There are more than 100 different types of autoimmune diseases and according to John Hopkins Medicine, an estimated 23.5 million Americans have one. “Any disease caused by a person’s immunity attacking healthy cells and tissues is an autoimmune disease. The immune system is our personal army, its job is to keep out invaders. If the army starts attacking its own, we end up to suffer the consequences of this disaster.” Dr. Suman Radhakrishna, the Director of Infectious Diseases with Dignity Healthy California Hospital tells us. Autoimmune diseases can often be difficult to diagnose because symptoms are subtle and easily overlooked or ignored, but knowing the signs to look out for is key to getting a faster diagnosis and getting treatment. Dr. Radhakrishna shares with us messages to pay attention to and who is at risk of an autoimmune disease. Read on—and to ensure your health and the health of others, don’t miss them Sure signs you already had COVID.
Autoimmune diseases can be difficult to diagnose
Dr. Radhakrishna says, “Our immune system is part of us, apart from many abnormal/rogue cells that can be found in healthy asymptomatic individuals. The symptoms of autoimmune diseases can be very non-specific and can occur for many reasons, not all of which indicate disease. The diagnosis is based on the presence of many of these abnormal immune cells in the context of symptoms suggestive of autoimmune diseases. Sometimes the symptoms of autoimmune disease can be vague. Suffering with no visible end is frustrating and lack of validation often results in the false impression that this is a mental health issue. People with crippling disease and multiple organ damage feel trapped in their bodies. In addition to physical limitations, these illnesses also take a mental toll. Autoimmune diseases they also increase the risk of heart disease, stroke isodium, kidney disease, lung disease and cancer. Regular follow-up with your health care provider and with specialists when needed will prevent complications from developing.”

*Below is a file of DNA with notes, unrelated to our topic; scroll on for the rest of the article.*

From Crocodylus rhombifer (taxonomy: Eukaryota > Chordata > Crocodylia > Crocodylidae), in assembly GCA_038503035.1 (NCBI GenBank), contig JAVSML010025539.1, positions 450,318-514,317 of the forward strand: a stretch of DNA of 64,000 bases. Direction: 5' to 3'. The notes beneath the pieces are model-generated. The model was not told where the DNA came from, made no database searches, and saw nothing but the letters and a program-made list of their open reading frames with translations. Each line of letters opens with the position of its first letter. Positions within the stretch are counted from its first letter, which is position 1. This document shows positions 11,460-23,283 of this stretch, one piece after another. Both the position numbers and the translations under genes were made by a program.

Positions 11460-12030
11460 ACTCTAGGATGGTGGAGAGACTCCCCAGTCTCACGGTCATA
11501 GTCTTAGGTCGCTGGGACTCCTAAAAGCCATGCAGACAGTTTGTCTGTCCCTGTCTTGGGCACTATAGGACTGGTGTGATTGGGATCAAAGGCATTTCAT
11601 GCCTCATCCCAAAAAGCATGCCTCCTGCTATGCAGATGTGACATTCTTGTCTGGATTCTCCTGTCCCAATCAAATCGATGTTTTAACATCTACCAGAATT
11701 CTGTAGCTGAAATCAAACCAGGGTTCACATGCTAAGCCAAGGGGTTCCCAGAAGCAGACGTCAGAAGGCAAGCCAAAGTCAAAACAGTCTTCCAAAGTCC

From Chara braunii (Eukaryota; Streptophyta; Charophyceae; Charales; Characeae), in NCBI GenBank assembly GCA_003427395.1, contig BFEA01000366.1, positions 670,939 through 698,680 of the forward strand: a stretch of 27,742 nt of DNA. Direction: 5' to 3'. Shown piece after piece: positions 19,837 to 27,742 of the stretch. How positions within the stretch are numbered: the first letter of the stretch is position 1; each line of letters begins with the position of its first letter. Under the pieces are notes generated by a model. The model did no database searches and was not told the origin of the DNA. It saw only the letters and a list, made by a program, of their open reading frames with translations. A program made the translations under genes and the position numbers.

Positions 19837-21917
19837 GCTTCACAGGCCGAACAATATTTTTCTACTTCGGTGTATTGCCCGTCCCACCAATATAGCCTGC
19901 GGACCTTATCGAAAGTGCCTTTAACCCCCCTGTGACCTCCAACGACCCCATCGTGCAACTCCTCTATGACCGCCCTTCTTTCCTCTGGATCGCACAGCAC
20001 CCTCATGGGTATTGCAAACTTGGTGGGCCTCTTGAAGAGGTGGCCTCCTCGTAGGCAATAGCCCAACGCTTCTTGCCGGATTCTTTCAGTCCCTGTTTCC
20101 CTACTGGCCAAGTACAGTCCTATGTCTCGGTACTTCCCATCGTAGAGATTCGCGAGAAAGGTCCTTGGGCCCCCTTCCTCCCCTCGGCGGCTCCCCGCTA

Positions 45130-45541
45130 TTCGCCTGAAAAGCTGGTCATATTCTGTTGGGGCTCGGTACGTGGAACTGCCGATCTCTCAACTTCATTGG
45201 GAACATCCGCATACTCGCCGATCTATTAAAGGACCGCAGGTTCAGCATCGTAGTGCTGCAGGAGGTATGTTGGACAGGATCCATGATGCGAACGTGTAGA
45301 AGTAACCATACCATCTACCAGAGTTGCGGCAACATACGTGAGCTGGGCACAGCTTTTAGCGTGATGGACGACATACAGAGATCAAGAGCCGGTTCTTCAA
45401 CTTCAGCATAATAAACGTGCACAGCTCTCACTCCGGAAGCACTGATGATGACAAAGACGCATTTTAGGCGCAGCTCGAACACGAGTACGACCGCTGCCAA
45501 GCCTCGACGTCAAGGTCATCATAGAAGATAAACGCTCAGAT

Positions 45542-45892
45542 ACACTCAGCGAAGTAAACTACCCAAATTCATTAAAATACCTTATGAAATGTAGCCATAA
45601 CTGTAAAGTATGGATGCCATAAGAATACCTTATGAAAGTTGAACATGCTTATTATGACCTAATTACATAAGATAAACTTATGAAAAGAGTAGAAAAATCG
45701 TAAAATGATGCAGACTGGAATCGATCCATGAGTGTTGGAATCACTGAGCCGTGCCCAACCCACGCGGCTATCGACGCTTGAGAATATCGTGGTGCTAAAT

Who is at risk for autoimmune disease?
Dr. Radhakrishna explains, “Some of the risk factors for autoimmune diseases include female gender (~80% in women), genetics (other family members are more likely to have autoimmune diseases), previous diagnosis of autoimmune disease (lupus, rheumatoid arthritis and others can be overloaded), certain infections (Epstein Barr virus, COVID, group A strep infection), obesity, smoking and exposure to toxins (air pollutants, organic solvents), medications (certain blood pressure medications, for cholesterol, antidepressants, etc.).
How can an autoimmune affect daily life and overall health
“Yes, autoimmune disease can affect both quality of health and overall health,” states Dr. Radhakrishna. “Pain, fatigue, loss of appetite, nausea and vomiting, and fever can cause a person to feel exhausted and unable to work and continue their daily activities. Irreversible damage to organs such as joints, kidneys and the brain can leave a person disabled and on dialysis.”
Dr. Radhakrishna says, “Fatigue – this is almost universal and very frustrating for patients and doctors. This symptom is very difficult to quantify and there are many causes of fatigue that are not attributed to autoimmune diseases. Lack of sleep, stress – physical and H mental fatigue is commonly experienced by all of us and usually improves after the stressor is removed and the sleep deficit corrected. However, if fatigue persists in the context of other symptoms, it is best to discuss this with your healthcare provider.”
Joint Pain and Swelling
“Joint pain and swelling, often felt in the hands and large joints, may indicate an autoimmune disease,” explains Dr. Radhakrishna. “Stiffness in the morning that improves during the day is also common. Difficulty holding a toothbrush and brushing hair is unusual. Consult your doctor. Early diagnosis and treatment can prevent crippling arthritis and preserve quality of life.”
Dr. Radhakrishna shares, “Skin rash – It can be limited to sun-exposed areas or the entire body. It can be scaly that looks like psoriasis, intermittent or constant. If you notice a rash that comes back or persists, discuss it with your doctor supplier.”
According to Dr. Radhakrishna, “Abdominal pain and digestive problems such as diarrhea and constipation, nausea, vomiting and loss of appetite can be quite common due to inflammation of the gastrointestinal tract. Weight fluctuation can be a consequence of this.”
Fever and Swollen Glands
Dr. Radhakrishna tells us, “Intermittent fevers and swollen glands are common. Again, these symptoms are non-specific and can be seen frequently. Talk to your healthcare provider if these recur.”